For this thoroughly enjoyable CD, Tabea Debus has put together a programme of ‘earworms’, familiar and unfamiliar, catchy tunes which captured the minds and imaginations of earlier centuries, tunes, for example, which once they had got into circulation were used and reused by other composers, safe in the knowledge that such melodies would engage the interest of listeners or amateur musicians. Her choice ranges across several centuries, from the fourteenth century to the late Baroque. She adds two new works, ‘Caffeine’ by Freya Waley-Cohen and ‘Diaries of the Early Worm’ by Gareth Moorcraft – both written in 2019 and both recorded here for the first time. Reviewing a live concert by Tabea Debus and Alex McCartney, Clive Davies says of ‘Caffeine’: “Seemingly this was composed on a transatlantic flight, prompted by an earworm and sustained by servings of hot coffee.”. The reviewer is surely unlikely to have made this up, and it is presumably something that was said from the stage or found in the programme note. In any case, Waley-Cohen’s piece for unaccompanied recorder, here played on a baroque soprano recorder in C, with remarkable breath control has the buzz and hyperactively unpausing energy that one associates with the excessive intake of caffeine. Gareth Moorcraft’s piece has no such high-tech modern origins – no aeroplane or coffee machine. His ‘Diaries of the Early Worm’ (played, this time, on an alto recorder in F), is “based on fragments from medieval troubadour songs” (Debus and Seow) – the pun in its title – on ‘early music’ and early birds which catch the worms (earworms?) – is almost as clever as Moorcraft’s music, which opens a little abrasively, but develops in witty and delightful fashion.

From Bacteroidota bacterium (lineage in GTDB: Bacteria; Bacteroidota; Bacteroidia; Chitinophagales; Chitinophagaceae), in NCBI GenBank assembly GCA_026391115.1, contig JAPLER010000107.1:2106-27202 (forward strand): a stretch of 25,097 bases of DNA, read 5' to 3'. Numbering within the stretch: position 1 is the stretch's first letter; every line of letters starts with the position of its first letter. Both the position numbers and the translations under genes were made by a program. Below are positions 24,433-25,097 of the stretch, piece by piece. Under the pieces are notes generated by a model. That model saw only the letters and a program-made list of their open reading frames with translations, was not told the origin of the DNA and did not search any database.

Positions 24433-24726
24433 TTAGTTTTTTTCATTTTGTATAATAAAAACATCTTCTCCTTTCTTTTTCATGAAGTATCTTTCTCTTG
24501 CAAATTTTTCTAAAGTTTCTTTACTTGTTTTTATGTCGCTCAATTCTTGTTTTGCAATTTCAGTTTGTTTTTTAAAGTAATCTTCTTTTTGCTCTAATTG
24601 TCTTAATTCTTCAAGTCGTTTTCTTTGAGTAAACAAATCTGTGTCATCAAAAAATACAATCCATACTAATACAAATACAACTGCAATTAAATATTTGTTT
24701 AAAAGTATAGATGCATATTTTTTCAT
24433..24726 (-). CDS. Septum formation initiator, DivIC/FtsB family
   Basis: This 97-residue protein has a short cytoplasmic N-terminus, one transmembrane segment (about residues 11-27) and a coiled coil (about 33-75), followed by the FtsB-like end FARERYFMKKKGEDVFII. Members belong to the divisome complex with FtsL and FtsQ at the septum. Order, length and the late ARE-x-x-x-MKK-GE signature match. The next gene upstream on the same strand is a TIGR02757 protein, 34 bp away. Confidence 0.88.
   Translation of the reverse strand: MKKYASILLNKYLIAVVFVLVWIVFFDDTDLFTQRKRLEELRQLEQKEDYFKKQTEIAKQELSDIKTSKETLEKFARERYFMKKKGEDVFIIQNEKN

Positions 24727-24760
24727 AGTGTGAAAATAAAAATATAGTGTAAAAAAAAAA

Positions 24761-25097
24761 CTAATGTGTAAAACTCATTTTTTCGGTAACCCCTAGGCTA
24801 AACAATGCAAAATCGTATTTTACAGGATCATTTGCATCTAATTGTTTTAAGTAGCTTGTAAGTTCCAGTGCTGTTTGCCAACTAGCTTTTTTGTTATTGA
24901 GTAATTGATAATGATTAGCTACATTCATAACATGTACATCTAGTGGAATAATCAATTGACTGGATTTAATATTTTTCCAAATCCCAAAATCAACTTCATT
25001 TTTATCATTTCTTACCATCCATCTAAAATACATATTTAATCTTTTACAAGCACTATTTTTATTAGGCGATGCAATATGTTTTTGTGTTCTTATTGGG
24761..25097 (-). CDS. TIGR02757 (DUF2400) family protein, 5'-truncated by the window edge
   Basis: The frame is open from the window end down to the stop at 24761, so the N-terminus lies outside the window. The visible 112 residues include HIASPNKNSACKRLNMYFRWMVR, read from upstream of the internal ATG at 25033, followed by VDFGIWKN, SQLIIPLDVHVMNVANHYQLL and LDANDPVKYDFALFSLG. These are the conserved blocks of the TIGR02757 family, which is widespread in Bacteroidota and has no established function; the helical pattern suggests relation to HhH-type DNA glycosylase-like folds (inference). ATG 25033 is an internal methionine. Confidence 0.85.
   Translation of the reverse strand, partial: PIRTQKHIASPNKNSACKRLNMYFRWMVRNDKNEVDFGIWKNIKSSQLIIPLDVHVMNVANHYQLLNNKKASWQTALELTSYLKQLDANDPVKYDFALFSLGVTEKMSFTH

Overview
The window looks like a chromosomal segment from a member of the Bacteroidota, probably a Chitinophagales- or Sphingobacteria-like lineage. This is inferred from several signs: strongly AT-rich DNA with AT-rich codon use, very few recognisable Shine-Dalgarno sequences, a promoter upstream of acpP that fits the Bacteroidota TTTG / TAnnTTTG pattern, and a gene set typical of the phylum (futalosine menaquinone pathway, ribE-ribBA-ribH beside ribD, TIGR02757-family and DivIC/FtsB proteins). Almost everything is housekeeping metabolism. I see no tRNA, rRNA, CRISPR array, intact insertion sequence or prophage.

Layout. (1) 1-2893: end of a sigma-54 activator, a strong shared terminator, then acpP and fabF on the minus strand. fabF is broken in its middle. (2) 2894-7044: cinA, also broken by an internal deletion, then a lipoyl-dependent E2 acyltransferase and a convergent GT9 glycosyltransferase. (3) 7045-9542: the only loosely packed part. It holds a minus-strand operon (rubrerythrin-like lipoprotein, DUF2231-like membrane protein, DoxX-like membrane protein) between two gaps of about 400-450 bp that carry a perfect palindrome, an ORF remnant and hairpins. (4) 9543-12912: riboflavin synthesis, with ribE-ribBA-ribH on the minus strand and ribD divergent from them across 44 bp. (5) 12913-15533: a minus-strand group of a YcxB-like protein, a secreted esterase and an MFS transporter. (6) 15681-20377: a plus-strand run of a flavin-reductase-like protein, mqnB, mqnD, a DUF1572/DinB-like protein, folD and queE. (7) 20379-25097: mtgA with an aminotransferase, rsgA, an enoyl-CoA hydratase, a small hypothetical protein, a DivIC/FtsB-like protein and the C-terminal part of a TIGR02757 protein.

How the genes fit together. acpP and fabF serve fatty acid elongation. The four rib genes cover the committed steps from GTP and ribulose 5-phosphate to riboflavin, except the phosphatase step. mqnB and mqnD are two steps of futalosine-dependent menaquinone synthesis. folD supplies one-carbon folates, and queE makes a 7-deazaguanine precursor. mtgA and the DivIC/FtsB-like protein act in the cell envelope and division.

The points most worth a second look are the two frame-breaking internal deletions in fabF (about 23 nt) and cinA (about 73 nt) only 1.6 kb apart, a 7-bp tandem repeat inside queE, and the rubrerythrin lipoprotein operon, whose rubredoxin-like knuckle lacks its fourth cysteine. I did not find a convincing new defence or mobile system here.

There isn’t a dull or uninteresting track anywhere on the CD. To mention just a few, ‘Lascia ch’io panga’, Almirena’s plea for her freedom to Argante, her abductor, is exquisitely plaintive and tender. There is a different kind of sweetness in ‘La suave melodia’ by Andrea Falconieri, originally written for violin and continuo but sounding wholly delicious here, played by Debus’s alto recorder and McCartney’s theorbo. The brisker ‘Spagnoletta’ by Carroubel (of whom I know very little) is played on soprano recorder, supported by baroque guitar and viola da gamba. This is very much the kind of piece one might find oneself whistling or humming post-concert (almost certainly a little inaccurately in my case).